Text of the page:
The beginning of the last century. A certain traveler, making a trip to Italy, gets acquainted with a sad young man in one of the provincial towns. When a young man becomes ill, the traveler takes care of him, and the one who has recovered grants him his manuscript in gratitude. Confident that the diary of Adolf “can not offend anyone and will not hurt anyone,” the traveler publishes it.
Adolf finished the course of studies in Göttingen, where he stood out among his comrades with intelligence and talents. Adolf’s father, in relation to his son “had more nobility and generosity than tenderness,” has high hopes for him.
But the young man does not strive to advance in any field, he wants only to give himself to “strong impressions,” which
“I want to be loved,” Adolph says to himself, but he does not feel attracted to any woman. Suddenly, in the house of Count P. he meets his mistress, the charming Polish not of his first youth. Despite her ambiguous position, this woman differs in the greatness of her soul, and the Count loves her very much, for she has been dedicating for ten years with him not only joys, but also dangers and deprivations.
Ellenor, that’s the name of the Count’s friend, has sublime feelings and is distinguished by the accuracy of judgments. Everyone in society recognizes the impeccability of her behavior.
Having appeared to Adolf’s gaze at the moment when his heart demands love, and vanity is of success in the light, Ellenor seems to him worthy to be harassed. And his efforts are crowned with success – he manages to win the heart of a woman,
At first Adolf seems that since she gave herself to Ellenora, he loves and respects her even more. But soon this delusion is dispelled: now he is sure that his love is beneficial
For the sake of loving Adolf Ellenor, he breaks off with Count P. and loses his wealth and reputation, won by ten years of “loyalty and constancy”. In the treatment of it, men appear some kind of cheekiness. Adolf takes the victim of Ellenor and at the same time seeks to break with her: her love is already bothering him. Not daring to openly leave his mistress, he becomes a passionate exposer of female hypocrisy and despotism. Now in society, “they hate him,” and “she is pitied, but not respected.”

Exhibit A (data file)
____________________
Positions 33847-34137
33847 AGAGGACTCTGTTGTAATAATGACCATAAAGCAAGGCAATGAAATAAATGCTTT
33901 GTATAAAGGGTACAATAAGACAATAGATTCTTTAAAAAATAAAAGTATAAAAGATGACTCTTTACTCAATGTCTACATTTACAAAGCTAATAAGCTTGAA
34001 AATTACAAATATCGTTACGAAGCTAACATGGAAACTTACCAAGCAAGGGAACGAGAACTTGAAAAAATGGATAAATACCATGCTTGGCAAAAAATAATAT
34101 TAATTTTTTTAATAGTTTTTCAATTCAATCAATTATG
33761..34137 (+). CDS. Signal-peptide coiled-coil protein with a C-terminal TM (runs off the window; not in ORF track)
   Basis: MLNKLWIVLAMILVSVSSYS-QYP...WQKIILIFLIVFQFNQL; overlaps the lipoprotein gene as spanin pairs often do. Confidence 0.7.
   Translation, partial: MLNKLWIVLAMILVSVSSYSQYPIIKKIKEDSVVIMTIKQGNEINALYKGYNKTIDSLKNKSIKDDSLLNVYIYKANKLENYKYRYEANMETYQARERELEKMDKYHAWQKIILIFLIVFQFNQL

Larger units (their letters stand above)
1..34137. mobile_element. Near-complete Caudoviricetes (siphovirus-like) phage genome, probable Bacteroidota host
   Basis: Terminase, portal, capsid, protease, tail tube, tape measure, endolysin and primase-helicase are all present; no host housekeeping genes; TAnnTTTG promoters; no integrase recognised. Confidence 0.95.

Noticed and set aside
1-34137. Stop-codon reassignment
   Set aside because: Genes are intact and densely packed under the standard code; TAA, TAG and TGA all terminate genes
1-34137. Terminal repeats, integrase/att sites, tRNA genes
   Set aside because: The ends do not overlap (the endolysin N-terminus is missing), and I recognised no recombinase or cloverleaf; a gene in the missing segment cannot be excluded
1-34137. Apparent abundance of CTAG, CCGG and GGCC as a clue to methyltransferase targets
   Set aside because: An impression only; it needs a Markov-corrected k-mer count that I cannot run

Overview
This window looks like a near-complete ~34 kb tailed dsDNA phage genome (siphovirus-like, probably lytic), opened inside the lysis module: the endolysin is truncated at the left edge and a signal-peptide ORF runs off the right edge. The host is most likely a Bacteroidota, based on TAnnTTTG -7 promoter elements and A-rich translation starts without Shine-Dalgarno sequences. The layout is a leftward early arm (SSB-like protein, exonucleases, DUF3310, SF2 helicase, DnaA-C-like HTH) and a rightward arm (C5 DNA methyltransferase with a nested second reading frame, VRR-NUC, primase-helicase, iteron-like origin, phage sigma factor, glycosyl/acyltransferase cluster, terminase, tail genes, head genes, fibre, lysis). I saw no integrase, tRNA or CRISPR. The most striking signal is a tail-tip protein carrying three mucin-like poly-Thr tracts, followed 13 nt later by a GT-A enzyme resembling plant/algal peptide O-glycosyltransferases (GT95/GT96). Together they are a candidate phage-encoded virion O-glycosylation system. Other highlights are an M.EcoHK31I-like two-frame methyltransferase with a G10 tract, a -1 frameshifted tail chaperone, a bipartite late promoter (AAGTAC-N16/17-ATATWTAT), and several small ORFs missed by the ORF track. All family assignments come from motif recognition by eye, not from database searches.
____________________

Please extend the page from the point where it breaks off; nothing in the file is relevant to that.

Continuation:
Finally Adolf leaves for his father. Ellenor, despite his protests, comes to his city. Learning of this, Adolph’s father threatens to send her out of the confines of the kurfust. Outraged by his father’s interference, Adolf reconciles with his mistress, they leave and settle in a small town in Bohemia. The further, the more Adolph is burdened by this connection and languishing with idleness.
Count P. suggests that Ellenore return to him, but she refuses, why Adolphe feels more obligated to her lover, and at the same time even more eager to break with her. Soon Ellenora again has the opportunity to change life: her father is restored in the possession of his estates and calls her to him. She asks Adolf to go with her, but he refuses, and she stays. At this time her father dies, and in order not to feel remorse, Adolf goes with Ellenor to Poland.
They settle in the Ellenory estate near Warsaw. From time to time Adolphe happens to be an old friend of his father, Count T. Striving anxiously to separate Adolphe from his mistress, the Count awakens ambitious dreams in him, leads him into society, and constantly puts Ellenor in an unattractive light. Finally, Adolph promised in writing that he would break with Ellenor. However, after returning home and seeing the tears of his faithful lover, he does not dare to fulfill his promise.
Then Count T. informs Ellenor in writing of the decision taken by the young man, confirming his message with a letter from Adolf. Ellenor is seriously ill. Adolf learns of Count T’s act, is indignant, a sense of contradiction awakens in him, and he does not leave Ellenor until her last breath. When all is over, Adolph suddenly realizes that he is sorely lacking that dependence, which he always wanted to get rid of.
In his last letter, Ellenor writes that the cruel Adolf urged her to take the first step toward their parting. But life without a lover is worse for her than death, so she can only die. The inconsolable Adolf goes on a journey. But “by rejecting the being that loved him,” he, still restless and unhappy, does not “use any freedom from the freedom gained by so many sorrows and tears.”
The publisher of the manuscript of Adolf philosophically notes that the essence of man is in his nature, and since we can not break with ourselves, the change of place does not correct us, but, on the contrary, “we only add to the regrets of remorse, and to suffering – mistakes” .